In July 2021, Engracia Figueroa’s power wheelchair–a $30,000 custom device—was critically damaged in the belly of a commercial plane. After the flight, Figueroa was left to wait in a standard transport wheelchair at the airport for nearly five hours, noting her hunger and pain in live videos she posted to Facebook.
Figueroa, who was disabled following a train accident 30 years prior, was provided with a temporary and ill-fitting loaner wheelchair to use in the coming months, as United Airlines fought against the federally mandated responsibility to pay for full repairs or replacement. In Facebook videos, Figueroa described the incident as life ruining.
In the wheelchair Figueroa was left to use, an old pressure ulcer opened, leading to an infection that spread through her body, ultimately causing her death just three months after her wheelchair had been destroyed due to improper cargo storage.
Two researchers at the UK Human Development Institute (HDI), Dr. Walt Bower and Julie Pfeiffer, have been paying attention to stories like Figueroa’s, and they are now laying the groundwork for academic research on airline accessibility for individuals who use wheelchairs.
“Please do not allow this to happen to anyone else again. Let’s get together and get these airlines to stop doing this to people with disabilities,” Figueroa wrote in a Facebook post following the initial incident.
Revealing the prevalence of the issue, Bower and Pfeiffer note that disability-related complaints related to air travel have more than doubled in the past decade, yet little to no formal academic research has been conducted on the topic in the U.S.
Pfeiffer, who came to HDI with this specific research interest, is a graduate research assistant with a background in physical therapy. She used to work with individuals who were new to using a wheelchair. One facility she worked in had a partnership with the local airport. Using a mock airplane setup, Pfeiffer helped her patients practice transfers from their wheelchairs to airplane seats. She educated her patients on how to navigate an airport in a wheelchair, passing along tips and tricks she had learned from other wheelchair users.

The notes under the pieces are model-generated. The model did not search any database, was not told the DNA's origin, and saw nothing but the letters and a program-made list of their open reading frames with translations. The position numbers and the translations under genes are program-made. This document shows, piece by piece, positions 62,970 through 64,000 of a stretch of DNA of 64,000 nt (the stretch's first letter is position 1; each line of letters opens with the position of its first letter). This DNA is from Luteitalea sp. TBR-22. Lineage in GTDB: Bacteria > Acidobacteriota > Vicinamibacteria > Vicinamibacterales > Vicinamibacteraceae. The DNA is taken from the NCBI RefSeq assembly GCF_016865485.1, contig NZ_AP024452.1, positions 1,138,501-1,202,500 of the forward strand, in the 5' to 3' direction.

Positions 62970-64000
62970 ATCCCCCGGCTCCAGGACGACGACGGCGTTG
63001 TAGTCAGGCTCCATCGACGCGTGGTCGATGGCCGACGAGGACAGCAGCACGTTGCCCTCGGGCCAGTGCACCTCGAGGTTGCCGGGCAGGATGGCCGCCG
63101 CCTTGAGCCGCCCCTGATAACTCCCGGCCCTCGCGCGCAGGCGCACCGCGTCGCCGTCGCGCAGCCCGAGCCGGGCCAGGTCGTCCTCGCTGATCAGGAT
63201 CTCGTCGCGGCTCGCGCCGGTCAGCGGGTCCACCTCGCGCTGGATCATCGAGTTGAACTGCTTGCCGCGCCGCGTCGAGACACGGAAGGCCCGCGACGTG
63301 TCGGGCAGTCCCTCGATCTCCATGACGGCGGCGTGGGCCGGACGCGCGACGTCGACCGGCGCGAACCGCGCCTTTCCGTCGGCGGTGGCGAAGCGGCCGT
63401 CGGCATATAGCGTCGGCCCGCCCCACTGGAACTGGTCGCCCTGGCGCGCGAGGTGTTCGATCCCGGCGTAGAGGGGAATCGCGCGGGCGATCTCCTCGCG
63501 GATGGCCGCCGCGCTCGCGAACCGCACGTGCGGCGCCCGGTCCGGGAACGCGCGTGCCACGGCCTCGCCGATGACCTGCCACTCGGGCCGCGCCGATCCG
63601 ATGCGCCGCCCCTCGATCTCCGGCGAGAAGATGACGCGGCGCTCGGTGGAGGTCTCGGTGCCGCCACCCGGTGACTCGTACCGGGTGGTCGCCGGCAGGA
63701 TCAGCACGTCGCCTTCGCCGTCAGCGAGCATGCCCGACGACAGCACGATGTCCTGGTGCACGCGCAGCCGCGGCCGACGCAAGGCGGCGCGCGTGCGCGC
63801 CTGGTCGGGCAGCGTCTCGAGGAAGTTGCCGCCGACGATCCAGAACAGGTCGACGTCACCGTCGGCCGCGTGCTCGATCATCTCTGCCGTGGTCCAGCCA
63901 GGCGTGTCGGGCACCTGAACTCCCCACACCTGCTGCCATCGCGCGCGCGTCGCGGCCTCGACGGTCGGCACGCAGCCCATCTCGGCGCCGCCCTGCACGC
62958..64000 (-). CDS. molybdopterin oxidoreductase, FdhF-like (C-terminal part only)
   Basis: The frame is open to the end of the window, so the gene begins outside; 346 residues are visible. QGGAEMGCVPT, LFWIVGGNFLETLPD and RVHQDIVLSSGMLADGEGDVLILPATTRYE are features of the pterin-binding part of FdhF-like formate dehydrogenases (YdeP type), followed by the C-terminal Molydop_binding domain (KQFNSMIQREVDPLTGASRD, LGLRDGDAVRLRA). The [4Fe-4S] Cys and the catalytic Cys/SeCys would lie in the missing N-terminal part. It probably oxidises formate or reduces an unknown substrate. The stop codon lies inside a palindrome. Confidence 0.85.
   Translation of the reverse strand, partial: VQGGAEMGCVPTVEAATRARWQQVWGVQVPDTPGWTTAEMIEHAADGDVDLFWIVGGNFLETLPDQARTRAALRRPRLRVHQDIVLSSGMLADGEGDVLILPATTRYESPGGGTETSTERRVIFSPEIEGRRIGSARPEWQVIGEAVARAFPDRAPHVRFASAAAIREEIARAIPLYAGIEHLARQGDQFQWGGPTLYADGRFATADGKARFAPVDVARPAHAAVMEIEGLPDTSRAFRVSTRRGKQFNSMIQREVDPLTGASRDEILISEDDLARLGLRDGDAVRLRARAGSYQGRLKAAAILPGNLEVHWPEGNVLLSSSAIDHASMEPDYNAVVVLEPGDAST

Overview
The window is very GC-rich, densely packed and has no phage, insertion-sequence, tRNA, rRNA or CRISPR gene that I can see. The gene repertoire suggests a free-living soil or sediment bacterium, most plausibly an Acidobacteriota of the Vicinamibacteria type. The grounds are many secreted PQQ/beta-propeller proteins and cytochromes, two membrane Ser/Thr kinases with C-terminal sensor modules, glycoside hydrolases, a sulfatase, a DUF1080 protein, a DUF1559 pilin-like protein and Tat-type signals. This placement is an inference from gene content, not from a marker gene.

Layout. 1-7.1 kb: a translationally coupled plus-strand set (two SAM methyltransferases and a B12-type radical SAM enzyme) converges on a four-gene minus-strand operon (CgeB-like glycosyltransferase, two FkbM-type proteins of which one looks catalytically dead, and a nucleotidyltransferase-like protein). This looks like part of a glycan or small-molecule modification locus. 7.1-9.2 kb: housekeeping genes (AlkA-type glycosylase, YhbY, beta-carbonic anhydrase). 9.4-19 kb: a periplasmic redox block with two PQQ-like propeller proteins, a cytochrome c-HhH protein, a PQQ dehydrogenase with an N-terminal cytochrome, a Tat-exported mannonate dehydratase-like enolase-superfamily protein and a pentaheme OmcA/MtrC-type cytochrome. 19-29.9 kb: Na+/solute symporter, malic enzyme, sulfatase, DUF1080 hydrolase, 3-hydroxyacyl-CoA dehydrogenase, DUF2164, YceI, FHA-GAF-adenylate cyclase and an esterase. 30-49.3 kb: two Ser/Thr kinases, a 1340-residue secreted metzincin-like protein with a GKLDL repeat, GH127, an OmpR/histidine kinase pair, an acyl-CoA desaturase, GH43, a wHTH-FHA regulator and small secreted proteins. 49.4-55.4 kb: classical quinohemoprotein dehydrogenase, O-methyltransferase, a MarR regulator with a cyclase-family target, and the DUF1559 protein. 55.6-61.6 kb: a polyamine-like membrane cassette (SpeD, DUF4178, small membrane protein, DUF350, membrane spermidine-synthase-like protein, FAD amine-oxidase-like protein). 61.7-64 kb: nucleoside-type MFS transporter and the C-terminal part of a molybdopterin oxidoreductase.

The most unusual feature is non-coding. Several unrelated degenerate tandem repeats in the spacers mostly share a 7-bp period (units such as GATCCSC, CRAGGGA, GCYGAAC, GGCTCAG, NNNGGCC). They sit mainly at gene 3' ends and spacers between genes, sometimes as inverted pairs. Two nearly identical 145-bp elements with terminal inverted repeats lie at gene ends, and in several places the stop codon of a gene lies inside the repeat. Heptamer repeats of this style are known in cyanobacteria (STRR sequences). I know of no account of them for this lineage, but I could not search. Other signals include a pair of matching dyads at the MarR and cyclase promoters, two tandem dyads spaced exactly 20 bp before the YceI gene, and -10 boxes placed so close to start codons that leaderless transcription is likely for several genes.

“I continued to work with individuals who used wheelchairs and just started hearing a lot of stories from my patients about what it was like for them trying to travel–trying to fly on a plane, specifically–as a wheelchair user and having their wheelchair damaged, how they were treated by airline personnel, how they talked to them,” Pfeiffer said.
Joe Cowan, a member of HDI’s Consumer Advisory Council, loves to travel for conferences and events. His favorite place he’s traveled to is Florida.
“It was just the atmosphere, you know? It was just nice,” he said.
Cowan hopes the outcome of Bower’s and Pfeiffer’s research will lead to better training for airport staff. He sees lack of training and awareness by airline staff as the biggest reason individuals who use wheelchairs run into so many problems in the airport.
In a recent travel experience, Cowan was told his wheelchair wouldn’t fit in the belly of the plane, and he would likely need to take a different flight.
“That didn’t sit well with me,” Cowan said. “That should not happen. They should be able to transport me and my chair. Just because I have a disability, they shouldn’t say, you know, you have to use a special plane, or you have to do this. If I pay my money and come to the gate… my chair should be able to come along as well.”
Though the airline did eventually fit his wheelchair onto the plane, it sustained damage to its right armrest in flight.
According to Cowan, some individuals who use custom wheelchairs might use backup wheelchairs that are not as comfortable or suitable for regular use, anticipating the damage the wheelchair will receive in air travel. Cowan says some of his friends who use wheelchairs choose not to take part in air travel at all due to the issue.
Bower, preservice training coordinator at HDI, points out that the current air travel experience stands in conflict with the Americans with Disabilities Act (ADA).
“ADA asserts disability is a natural part of the human experience. That does not diminish a person’s right to participate in all aspects of life, including transportation and air travel,” he says.
Bower says that federal legislation has existed to improve accessibility during air travel for over 30 years, yet disability-related complaints continue to increase, rising from about 14,000 to 37,000 annual complaints from 2009-2019.
Bower and Pfeiffer both pointed out that there is no shortage of anecdotal evidence to support their efforts. Social media holds countless stories of damaged wheelchairs and accounts of discrimination against travelers who use them, yet there is a stark lack of academic research to drive policy change.
Bower and Pfeiffer are interviewing individuals who use wheelchairs to gain insight into their experiences. They will collect and document experiences and perceptions on what needs to change to make the air travel process more accessible.
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